Using the massive computer-simulation power of the San Diego Supercomputer Center (SDSC) at UC San Diego, researchers are zeroing in on the causes of Parkinsons disease, Alzheimers disease, rheumatoid arthritis and other diseases.
A study published in this weeks Federation of European Biochemical Societies (FEBS) Journal offers for the first time a model for the complex process of aggregation of a protein known as alpha-synuclein, which in turn leads to harmful ring-like or pore-like structures in human membranes, the kind of damage found in Parkinsons and Alzheimers patients.
The researchers at SDSC and UC San Diego also found that the destructive properties of alpha-synuclein can be blocked by beta-synuclein a finding that could lead to treatments for many debilitating diseases.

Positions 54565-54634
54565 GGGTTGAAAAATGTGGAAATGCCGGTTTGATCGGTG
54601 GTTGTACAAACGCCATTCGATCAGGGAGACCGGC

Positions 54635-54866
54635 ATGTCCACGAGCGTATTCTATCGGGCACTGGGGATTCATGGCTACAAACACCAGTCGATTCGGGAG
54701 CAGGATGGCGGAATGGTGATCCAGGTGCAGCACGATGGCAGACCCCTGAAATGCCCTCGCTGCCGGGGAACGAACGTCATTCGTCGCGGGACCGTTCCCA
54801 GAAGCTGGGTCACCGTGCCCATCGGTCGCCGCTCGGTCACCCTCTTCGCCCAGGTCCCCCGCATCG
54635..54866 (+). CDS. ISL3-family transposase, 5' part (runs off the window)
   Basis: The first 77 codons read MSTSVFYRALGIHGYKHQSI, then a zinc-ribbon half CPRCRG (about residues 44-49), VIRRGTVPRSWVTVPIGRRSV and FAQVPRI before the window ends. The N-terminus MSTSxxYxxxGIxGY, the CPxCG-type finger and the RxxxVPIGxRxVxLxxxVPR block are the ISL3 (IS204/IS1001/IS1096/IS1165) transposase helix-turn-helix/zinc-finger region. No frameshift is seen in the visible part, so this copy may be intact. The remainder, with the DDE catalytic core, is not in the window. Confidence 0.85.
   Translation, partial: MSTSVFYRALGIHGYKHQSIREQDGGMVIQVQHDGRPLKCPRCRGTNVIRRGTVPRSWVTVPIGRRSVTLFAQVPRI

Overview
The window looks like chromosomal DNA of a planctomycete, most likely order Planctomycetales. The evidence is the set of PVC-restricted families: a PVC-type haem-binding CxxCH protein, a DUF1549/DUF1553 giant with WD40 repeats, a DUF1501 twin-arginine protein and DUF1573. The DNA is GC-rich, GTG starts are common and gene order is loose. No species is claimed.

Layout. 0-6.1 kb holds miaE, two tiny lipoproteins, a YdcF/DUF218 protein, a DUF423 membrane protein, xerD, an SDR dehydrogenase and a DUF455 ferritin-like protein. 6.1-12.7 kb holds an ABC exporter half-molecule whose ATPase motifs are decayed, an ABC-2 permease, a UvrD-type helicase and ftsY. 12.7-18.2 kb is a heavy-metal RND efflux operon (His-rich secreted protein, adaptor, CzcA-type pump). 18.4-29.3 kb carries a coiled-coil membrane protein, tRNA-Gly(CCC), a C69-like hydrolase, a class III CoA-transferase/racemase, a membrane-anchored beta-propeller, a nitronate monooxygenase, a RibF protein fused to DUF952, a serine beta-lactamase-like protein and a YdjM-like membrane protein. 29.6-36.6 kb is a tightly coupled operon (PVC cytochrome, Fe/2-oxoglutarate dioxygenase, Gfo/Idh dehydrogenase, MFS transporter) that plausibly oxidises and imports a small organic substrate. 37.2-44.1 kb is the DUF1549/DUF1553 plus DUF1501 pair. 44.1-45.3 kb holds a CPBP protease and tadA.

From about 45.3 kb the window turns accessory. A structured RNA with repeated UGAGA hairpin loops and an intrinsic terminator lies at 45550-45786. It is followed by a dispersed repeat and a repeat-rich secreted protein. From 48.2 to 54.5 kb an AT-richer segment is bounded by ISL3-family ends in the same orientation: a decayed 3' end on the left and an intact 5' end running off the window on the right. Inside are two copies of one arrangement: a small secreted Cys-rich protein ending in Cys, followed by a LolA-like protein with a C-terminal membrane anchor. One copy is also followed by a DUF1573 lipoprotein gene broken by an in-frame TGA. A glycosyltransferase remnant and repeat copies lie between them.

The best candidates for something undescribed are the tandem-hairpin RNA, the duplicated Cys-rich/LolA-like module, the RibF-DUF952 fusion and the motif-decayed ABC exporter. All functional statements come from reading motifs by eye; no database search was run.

The current journals cover features an image from the research that helps illustrate the scientists work.
This is one of the first studies to use supercomputers to model how alpha-synuclein complexes damage the cells, and how that could be blocked, said Eliezer Masliah, professor of neurosciences and pathology at UC San Diego. We believe that these ring- or pore-like structures might be deleterious to the cells, and we have a unique opportunity to better understand how alpha-synuclein is involved in the pathogenesis of Parkinsons disease, and how to reverse this process.
Igor Tsigelny, project scientist in chemistry and biochemistry at UC San Diego and a researcher at SDSC, said that the teams research helped confirm what researchers had suspected. The present study using molecular modeling and molecular dynamics simulations in combination with biochemical and ultrastructural analysis shows that alpha-synuclein can lead to the formation of pore-like structures on membranes.
In contrast, he said, beta-synuclein appears to block the propagation of alpha-synucleins into harmful structures.